A few weeks ago, I was talking with an old college friend about the bible.
She left the mainline denomination in which she had been raised for a charismatic branch of the church. “The bible” she told me “reminds us that Christianity is special because we have Jesus. He’s so much nicer than the Old Testament God.” I wasn’t sure how to respond.
Words started to float in my brain, like ‘dualism’ and ‘supersessionism’ and ‘Marcionism.’ I began having flashbacks to Church History and Systematic classes, memories one does not choose to have, intrusive memories. “Umm, don’t you think it’s the same God?” “I guess I never thought about it before,” she said, “but no, I think the God of the Old Testament changed somehow and then he got well, nicer and loving.” I imagined what could be the catalyst for God’s personality shift. Self-appointed anger management classes? The Deity Serenity Prayer?
“Interesting” I said, which is exactly what you say when you’re trying to broach a subject tactfully, “but I think the God of the Hebrew bible, the Old Testament is the same God of the New Testament. God made flesh and all that.” “Well” my friend said, “that’s your opinion.” That’s when I realized what the real issue was. She dropped the ‘O’ bomb: opinion. She was like the bazillions of people everywhere who believe faith and religion fall into the realm of personal choice. The thing is, you don’t have to even be Christian to believe this because religion of opinion is so woven into the fabric of our modernist, post-modernist, first-amendish, consumerist American religion landscape.
Then, I started thinking about preaching. Is it possible that a good number of people believe we’re up at the front of the church just spouting our opinions with the goal of getting people to agree with us? Even if you sneak in a Greek word here or there or name drop Kierkegaard to add legitimacy, do hearers really believe that it’s about what we think, rather than pointing to a revelation beyond what we could ever dream up? Could it even be possible that some people believe that salvation is dependent upon our opinions? Is going to church no different than choosing between shopping at Target or Wal-Mart?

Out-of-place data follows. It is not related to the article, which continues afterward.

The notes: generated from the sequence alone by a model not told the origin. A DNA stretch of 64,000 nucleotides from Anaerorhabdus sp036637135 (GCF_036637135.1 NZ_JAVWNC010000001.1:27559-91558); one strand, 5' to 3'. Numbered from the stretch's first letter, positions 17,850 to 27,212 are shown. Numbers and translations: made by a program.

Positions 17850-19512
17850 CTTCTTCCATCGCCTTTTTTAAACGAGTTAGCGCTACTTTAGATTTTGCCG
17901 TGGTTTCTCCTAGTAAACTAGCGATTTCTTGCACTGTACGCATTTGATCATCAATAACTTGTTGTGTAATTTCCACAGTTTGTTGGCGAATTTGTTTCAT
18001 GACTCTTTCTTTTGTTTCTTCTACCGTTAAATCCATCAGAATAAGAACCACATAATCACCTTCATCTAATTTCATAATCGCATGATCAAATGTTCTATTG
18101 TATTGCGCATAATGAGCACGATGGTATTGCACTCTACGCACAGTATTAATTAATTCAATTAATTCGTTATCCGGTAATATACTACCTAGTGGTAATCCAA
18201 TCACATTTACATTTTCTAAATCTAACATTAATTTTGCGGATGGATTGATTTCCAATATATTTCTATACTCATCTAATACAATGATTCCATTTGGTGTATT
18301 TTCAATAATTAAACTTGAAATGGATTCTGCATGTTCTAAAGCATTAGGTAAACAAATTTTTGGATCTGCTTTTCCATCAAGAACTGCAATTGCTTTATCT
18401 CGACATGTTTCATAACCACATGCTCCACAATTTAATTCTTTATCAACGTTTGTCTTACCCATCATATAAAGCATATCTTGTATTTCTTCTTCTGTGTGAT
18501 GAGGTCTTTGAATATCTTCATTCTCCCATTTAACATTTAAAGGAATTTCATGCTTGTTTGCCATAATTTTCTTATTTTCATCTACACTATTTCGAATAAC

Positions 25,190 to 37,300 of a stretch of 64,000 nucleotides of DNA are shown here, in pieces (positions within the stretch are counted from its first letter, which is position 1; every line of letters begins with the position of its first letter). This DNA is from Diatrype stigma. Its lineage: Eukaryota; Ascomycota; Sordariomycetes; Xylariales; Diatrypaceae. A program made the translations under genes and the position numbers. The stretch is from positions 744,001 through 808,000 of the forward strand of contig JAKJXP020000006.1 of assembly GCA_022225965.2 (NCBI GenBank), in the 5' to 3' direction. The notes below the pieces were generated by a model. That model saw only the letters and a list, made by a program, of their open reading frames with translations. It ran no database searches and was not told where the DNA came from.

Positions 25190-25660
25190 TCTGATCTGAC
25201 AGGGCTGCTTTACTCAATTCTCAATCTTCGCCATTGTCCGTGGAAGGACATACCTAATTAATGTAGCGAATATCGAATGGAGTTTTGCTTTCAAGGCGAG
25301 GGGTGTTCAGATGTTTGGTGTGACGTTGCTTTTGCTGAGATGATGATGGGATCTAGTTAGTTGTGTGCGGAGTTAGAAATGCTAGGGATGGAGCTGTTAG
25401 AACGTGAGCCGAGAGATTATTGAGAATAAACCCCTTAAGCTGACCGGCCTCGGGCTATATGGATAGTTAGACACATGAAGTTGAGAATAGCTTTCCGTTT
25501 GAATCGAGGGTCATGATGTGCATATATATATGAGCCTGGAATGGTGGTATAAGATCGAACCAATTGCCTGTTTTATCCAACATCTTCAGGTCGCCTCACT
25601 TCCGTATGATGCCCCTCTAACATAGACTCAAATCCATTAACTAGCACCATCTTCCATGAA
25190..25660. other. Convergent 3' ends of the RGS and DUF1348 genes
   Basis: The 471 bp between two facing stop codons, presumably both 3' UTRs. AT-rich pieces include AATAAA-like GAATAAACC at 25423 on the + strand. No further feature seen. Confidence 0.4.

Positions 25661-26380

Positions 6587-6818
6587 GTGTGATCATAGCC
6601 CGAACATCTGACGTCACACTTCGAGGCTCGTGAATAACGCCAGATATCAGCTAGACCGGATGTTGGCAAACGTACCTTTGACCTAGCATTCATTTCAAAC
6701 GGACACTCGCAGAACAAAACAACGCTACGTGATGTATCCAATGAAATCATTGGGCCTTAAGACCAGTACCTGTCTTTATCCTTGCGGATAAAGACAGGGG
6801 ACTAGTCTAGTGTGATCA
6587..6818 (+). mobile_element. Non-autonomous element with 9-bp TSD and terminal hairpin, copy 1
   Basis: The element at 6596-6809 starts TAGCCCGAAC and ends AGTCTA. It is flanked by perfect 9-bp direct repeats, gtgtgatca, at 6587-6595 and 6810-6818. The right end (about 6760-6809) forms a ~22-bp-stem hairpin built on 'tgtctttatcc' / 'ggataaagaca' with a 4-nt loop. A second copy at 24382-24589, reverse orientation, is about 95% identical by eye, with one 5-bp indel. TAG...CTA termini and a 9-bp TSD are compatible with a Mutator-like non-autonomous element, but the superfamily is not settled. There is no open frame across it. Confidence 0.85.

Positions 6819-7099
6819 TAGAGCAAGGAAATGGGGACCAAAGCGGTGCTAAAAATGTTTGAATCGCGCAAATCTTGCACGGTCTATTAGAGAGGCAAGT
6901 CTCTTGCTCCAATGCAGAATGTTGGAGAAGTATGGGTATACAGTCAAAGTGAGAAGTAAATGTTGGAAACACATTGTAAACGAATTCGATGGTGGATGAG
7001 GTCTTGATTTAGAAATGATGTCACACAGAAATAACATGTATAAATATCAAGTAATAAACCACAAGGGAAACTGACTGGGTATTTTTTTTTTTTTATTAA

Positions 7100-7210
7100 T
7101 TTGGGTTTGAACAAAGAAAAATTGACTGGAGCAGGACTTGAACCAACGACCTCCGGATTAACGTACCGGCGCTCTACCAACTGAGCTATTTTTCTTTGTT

In this season of Advent we tell the most ridiculous tale; the revelation of God who is flesh and dwells among us. The incarnation of this God simultaneously reveals who God is and muddles all our ideas, opinions, or rationales about God, for what is given, what is disclosed, is nothing more than a child. A child for whom the prophecy is exact, for whom the morning stars open, for whom things grow heavy and for whom the heavenly hosts sing. A child, who is great, the most high, the Son of God. A child who will lead us, whose flesh is ours, and whose promises are too. Who comes with this cup of blessing to know our sin, who comes to raise us and all we love from death. Yet who is a child, nevertheless.
Can this strange tale, this humble revelation of God as an infant be reduced to an opinion? One more choice in the buffet line of gods? What is a quieting rejoinder is ultimately God’s revelation. Advent not only offers a glimpse of who God is but also peels back and exposes all our theologies, all our opinions for what they are: straw. In this wide, whirling universe where angels beg shepherds to go and see the child we discover there is no room in the stable for our rationales nor our reasons, there is only one unnerving love. This love is forever a reckless grace, forever given, forever ours.